February 12, 2003

In Which The Enchantments of Blogistan Fade and I Am Left a Pumpkin

Some interesting thinking about blogs, social networks and the “power law” out there this week made me reflect a bit on what I am getting into with this blog. I also found myself looking back on the trail of breadcrumbs through the online forest, back all the way to GEnie and its Science Fiction Roundtable (SFRT), the first online forum I remember really giving me a heady sense of what the medium could accomplish.

I realize in looking back that I’ve always been looking for something online that I have never quite found, a kind of fully realized Habermasian public sphere. There are times I have felt close to that ideal, and other times that I have felt very far away from it while still entranced by some of the other possibilities of a fully wired world. I think I have often been too demanding or constrictive in what I have sought, and probably too sensitive and tightly wound about what I have gotten. Among other things, I find that it is hard to maintain my sense of humor in an online context, as if it is a gross physical trait that boils away in a sea of phosphors.

Clay Shirky’s essay on the “power law” and the way that freedom of choice necessarily constructs hierarchies among bloggers was convincing to me (though I liked Steven Johnson's observations about how to figure a different sense of choice into all of this). The discussion of choice and its discontents also reminded me somewhat of my colleague Barry Schwartz’ interesting thoughts on the dilemmas that “choice” presents to many people.

I have read some blogs off and on for about a year now, but didn’t really get fully into the blogverse until this October, when I was reworking my own pages. I experienced for a while the same sense of heady pleasure and enthusiasm that I usually feel when I dive into a new kind of online discourse or medium. I am still finding new blogs that I really like that I had never read before. I certainly hadn’t really been fully aware until reading Shirky’s essay about how discontented some bloggers are about perceived hierarchies and “A-list” cliques among bloggers.

I should have expected it: whining and moaning about an imagined “A-list” or “postocracy” has been a part of every single online discourse I’ve participated in, from listservs to MOOs all the way back to the SFRT. Now that I’ve seen the carping and pettiness on the seamy underside of the blogverse, I am going through my usual descent from enchantment to normalcy in my regard for my new toy. When it comes to the Internet, I think I'm less a "first adopter" and more a "carrion eater": I seem to show up just as rigor mortis is setting into the dead-horse-beaten corpse of a new online medium.

In a few cases surfing around this week, I have run into stuff that makes my flesh crawl. I like some of what Lileks writes, but having seen some quotes from a recent Bleat about Michael Moore, I had to agree that he’d stepped over—way, way over—some boundaries of human decency.

That being said, finding that there was a blog devoted to hating James Lileks that included a post from a person quite seriously wishing he could kill Lileks and his 2-year old daughter with a suicide bomb struck me as being even farther over those boundaries. Not only was some of the content of the page as sick or sicker as the worst Lileks could offer, it summed up in a nutshell the incestuous, derivative, inward-turning nature of most blogs. A blog devoted to hating another person’s blog—in fact, to hating that other person? Isn’t there a soup kitchen or something that needs a couple of extra hands out there? A better working definition of "wasted labor" cannot be found.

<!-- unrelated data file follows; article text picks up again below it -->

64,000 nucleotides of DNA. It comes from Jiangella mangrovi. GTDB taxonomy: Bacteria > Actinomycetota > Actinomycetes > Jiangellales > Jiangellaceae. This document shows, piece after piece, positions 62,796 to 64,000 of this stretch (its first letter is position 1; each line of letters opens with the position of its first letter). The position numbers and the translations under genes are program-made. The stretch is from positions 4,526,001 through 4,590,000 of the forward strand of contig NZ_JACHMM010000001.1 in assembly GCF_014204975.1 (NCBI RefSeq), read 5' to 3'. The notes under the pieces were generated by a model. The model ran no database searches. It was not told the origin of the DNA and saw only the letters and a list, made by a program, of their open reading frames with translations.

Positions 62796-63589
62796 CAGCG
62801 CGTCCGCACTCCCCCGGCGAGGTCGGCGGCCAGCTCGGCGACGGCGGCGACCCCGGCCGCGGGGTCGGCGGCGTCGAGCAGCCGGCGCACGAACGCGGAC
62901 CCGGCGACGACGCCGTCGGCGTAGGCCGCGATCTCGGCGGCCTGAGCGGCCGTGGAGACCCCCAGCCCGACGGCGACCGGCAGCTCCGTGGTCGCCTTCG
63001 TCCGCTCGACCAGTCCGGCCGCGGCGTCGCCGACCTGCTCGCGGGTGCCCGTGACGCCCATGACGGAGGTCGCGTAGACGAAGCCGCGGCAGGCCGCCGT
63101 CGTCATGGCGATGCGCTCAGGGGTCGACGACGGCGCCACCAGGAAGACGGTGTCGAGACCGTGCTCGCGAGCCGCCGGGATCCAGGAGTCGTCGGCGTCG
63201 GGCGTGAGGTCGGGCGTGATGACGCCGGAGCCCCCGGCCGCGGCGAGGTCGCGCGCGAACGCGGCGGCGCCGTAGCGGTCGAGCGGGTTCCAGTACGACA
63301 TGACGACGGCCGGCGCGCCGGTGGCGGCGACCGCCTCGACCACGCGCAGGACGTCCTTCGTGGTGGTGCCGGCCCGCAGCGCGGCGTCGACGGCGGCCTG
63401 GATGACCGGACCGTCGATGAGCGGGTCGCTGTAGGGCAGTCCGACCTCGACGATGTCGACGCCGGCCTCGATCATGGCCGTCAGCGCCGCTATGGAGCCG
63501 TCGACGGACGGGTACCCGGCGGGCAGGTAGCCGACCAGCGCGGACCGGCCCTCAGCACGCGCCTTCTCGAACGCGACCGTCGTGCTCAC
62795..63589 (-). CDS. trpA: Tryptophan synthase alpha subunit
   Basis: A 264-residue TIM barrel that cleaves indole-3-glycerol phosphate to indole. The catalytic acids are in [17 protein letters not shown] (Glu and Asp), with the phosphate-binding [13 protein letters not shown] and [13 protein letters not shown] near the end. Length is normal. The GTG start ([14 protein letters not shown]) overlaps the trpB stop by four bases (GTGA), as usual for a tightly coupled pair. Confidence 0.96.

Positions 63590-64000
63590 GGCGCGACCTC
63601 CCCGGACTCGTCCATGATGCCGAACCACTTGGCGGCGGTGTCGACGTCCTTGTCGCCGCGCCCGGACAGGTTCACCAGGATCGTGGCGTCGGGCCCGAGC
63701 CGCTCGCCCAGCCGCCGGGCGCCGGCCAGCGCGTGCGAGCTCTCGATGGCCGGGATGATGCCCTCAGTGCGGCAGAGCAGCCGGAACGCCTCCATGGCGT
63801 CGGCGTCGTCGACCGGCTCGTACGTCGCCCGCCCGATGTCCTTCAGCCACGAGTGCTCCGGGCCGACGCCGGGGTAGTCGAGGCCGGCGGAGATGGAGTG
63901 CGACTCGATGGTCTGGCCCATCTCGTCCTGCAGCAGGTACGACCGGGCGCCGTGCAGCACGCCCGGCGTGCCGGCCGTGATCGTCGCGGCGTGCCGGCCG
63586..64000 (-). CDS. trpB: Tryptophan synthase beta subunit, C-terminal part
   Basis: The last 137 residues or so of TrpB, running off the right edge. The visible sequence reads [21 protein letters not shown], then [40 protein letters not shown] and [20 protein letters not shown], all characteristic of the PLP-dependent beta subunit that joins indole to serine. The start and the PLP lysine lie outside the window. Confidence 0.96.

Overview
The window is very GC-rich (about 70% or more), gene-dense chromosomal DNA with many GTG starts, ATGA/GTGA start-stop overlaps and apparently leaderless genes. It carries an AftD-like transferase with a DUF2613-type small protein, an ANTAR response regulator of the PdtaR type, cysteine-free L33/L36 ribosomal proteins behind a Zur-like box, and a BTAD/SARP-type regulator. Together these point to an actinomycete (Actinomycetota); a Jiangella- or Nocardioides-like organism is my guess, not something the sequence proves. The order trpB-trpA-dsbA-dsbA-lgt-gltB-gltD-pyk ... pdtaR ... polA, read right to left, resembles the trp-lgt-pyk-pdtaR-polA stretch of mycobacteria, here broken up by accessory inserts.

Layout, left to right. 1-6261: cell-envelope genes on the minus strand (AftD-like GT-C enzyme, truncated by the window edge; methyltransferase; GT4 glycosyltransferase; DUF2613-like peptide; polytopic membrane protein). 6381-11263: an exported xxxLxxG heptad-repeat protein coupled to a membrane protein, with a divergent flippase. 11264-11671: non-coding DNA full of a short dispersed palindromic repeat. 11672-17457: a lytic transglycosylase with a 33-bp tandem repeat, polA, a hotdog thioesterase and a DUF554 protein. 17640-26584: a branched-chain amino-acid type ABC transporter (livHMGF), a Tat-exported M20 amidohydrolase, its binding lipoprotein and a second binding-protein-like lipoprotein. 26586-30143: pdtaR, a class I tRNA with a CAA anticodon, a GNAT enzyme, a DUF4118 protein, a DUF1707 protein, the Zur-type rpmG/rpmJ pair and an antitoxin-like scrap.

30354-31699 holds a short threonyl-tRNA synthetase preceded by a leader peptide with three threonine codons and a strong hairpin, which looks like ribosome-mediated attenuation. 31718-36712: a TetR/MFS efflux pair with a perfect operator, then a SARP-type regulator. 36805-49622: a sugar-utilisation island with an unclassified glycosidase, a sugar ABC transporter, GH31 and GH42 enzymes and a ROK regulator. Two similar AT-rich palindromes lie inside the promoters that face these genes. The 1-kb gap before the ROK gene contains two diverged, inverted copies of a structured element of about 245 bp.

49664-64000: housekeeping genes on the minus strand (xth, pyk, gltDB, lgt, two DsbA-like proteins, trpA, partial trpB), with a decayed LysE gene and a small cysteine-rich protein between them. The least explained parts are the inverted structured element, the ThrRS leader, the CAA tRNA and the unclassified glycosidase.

Unfortunately, I am also pretty well done with one major alternative, the closed-membership or heavily moderated virtual community or listserv. I’ve done a number of those, one of them for five years until I semi-quit this week, and they lack some things that I desperately crave.

For one, no matter how much people try to keep fresh blood flowing in, eventually any virtual community gets senescent. Eventually everyone knows what everyone else thinks, and the more you know about how some people think, the less you want to talk to them. Even in the case of the people you really like and find interesting, you eventually run out of old things to talk about and find yourself sitting and waiting for some new event or issue to hash out with them. At that point, no matter how determined everyone is to avoid it, metathrash is going to start happening, for the same reason that animals kept in cages that are too small start picking at their own scabs: just because it provides some momentary amusement.

Also, strong injunctions to civility, coupled with the asynchronous kinds of dialogues that most virtual communities rely on, ultimately have had some really constraining effects on my own writing. I find myself thinking too much in polite little dialogic chunks. Strong moderation or self-imposed civility seems for a while to take care of the worst trolls, flamers and ‘energy creatures’, but in the longer haul, it’s almost like a Darwinian form of natural selection that leads to much more skilled forms of passive-aggressive behavior, creating a better but no less frustrating class of troll or time-waster.

So blogs seem to be it for the moment for me. There is an openness and expansiveness, at least in theory, to blogging. I find it easier to imagine updating my own pages with some regularity in this way: my old design, based around many areas of static content, was simply too hard to update regularly. On the whole, I would rather write about what is on my mind and less about the latest meme constipatedly rumbling through ten thousand blogs (though here I am doing just that) and the devil take whether I am on the C-list or Z-list in the meantime.

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